Eric Gonzalez is an American professional soccer player who most recently played for the Oakland Roots of the National Independent Soccer Association (NISA). Gonzalez, a California native, grew up playing for the LA Galaxy and Chivas USA youth teams. The talented midfielder then went on to attend the University of California, Riverside. At UCR Gonzalez was a standout, being one of the most productive on the team in assists in all four of his years there. After college, Gonzalez went on to play for SoCal SC of the NPSL and Cal FC of the UPSL. After his time with those two clubs, Gonzalez signed his first professional contract with the USL Championship's very own, Las Vegas Lights FC. After a solid season with Las Vegas, the 25 year old moved over to Oakland to star for the Oakland Roots in their inaugural NISA campaign.
1. Growing up in California, what was your youth career like?
So, growing up in California, I started playing club soccer when I was 7 years old. There weren’t any youth teams my age so I had to play up 2 years for an under 10 team. When I was 12 I finally got put into my same age group team where I got scouted to try out for Cal South ODP in which I made the ODP team and made the Region 4 ODP team as well. During this time ODP was the main way to go and get scouted for the youth national teams. I went to Boston to try out for the U14 US Youth National Team which I ended up making the team. During this time, my parents, coach, and I decided to make the move from club soccer to academy. I went to try out for the LA Galaxy Youth Academy and I was selected for the team. The level was a lot harder and because there was no team for my age group I had to play the U16 age level while being 14 years old. This was something not new to me playing up in age. I eventually got called for various U14 and U15 US Youth National Team camps and got the call up for the US U17 Residency age group which had their players stay for 2 years in Bradenton, Florida to eventually make the way to the U17 World Cup. I only stayed there for a year and came back home and continued with the Galaxy Academy helping the U16 age group winning its first ever USSDA academy national title. After that year, I went to play for the Chivas USA U18 Youth Academy team where I played and captained the team during my last year of high school. During this year I was given the opportunity of training and playing reserve games with the Chivas USA first team for the whole year. I had to transfer out of public high school to private online school in order to be able to train with the first team. By training with full-on professionals, I was able to elevate my game and my development.
2. How were you initially recruited to UC Riverside?
I was initially recruited to UC Riverside by reaching out and emailing the head coach who at the time was Junior Gonzalez. He currently coaches the LA Galaxy 2 USL team. He was interested in me from the start and we stayed in contact on the process of getting me to go to UCR after graduating from high school and playing at Chivas USA.
3. You made an immediate impact at UCR, recording the second most assists as a freshman. How was your transition from high school to college?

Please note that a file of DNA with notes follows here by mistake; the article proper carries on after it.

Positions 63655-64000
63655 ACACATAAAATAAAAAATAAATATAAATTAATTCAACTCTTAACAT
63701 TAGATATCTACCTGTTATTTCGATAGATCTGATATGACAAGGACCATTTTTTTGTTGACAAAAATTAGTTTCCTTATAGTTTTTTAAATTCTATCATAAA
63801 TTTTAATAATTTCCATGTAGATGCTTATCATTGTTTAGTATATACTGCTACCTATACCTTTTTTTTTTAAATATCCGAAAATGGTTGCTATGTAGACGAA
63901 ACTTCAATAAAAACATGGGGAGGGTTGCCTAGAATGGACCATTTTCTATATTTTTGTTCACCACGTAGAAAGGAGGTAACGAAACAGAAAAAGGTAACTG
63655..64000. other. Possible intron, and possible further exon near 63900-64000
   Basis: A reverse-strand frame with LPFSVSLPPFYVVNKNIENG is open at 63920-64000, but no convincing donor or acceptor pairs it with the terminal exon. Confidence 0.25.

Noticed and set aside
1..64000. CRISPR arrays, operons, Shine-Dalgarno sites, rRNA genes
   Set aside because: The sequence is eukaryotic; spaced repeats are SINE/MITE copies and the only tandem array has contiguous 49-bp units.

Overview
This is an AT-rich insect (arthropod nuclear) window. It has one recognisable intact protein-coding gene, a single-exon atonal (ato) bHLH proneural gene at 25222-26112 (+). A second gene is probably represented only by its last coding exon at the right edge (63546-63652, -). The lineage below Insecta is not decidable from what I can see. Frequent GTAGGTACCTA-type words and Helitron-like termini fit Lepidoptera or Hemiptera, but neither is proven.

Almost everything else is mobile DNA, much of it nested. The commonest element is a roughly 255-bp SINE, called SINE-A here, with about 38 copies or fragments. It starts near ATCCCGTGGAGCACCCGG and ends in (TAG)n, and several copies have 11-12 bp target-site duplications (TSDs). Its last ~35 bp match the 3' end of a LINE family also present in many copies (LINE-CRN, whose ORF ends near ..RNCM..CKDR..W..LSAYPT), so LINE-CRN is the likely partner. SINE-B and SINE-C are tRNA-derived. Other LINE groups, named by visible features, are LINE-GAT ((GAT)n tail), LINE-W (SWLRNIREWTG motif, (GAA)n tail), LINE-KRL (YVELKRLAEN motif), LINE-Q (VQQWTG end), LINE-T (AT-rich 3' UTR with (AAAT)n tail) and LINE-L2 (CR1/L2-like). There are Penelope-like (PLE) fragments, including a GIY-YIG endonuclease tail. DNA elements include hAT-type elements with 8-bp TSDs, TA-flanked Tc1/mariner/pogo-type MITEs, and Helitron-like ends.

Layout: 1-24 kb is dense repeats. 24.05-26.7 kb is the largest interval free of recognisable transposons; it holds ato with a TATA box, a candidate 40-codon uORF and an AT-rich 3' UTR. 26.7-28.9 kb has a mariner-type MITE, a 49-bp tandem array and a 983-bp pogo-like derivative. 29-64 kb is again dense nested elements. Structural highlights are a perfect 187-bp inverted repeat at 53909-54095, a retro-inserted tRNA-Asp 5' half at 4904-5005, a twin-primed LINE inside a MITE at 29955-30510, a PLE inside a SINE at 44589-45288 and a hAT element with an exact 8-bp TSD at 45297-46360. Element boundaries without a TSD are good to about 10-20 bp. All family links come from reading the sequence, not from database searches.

My transition from High School to UCR in terms of academics was definitely quite a change. My transition to college soccer was easier since I had been training with the Chivas USA first team for nearly a year and it helped me be able to read the game faster and be able to play quicker at that level.
4. In your sophomore year in 2013, you were ranked the 92nd best player in the country per TopDrawerSoccer. What does that ranking mean to you?
The ranking of being in the top 100 in the nation for D1 college soccer really meant a lot to me. It reflected all the hard work I’ve always put into training and trying to make myself even better than the previous day. I also had amazing teammates that pushed me and supported me as a teammate to always be training even when I was tired. I’ll always be grateful and proud to have been awarded this ranking.
5. Overall, how was your college experience?
My college experience was truly amazing. I will always be grateful to UCR for awarding me the soccer scholarship because I received a great education and when I graduated, I barely had any student debt. I left the UCR soccer program tied in third place for the most assists. In 2014, we won the first ever division title in program history for UCR. It was an amazing feeling to come to this program and to leave it in a better state than when I first came in as a freshman.
6. What’s your biggest advice for college players looking to make an impact?
My biggest advice for college soccer players is to take care of their schooling first because a player, like in high school soccer, needs to have good grades in order to play. One transition that might be difficult is the time management of dealing with academics, training, assignments and traveling for games. Once someone is able to manage their time wisely and get ahead of their school, it makes everything so much easier. Also, in the off-season, as a team you’re only allowed to touch the ball for 2 hours every week. This is the time to take advantage of being able to train on your own and to make sure to not waste any time at all. In the off-season is when someone can really make strides in being a better player and student as well.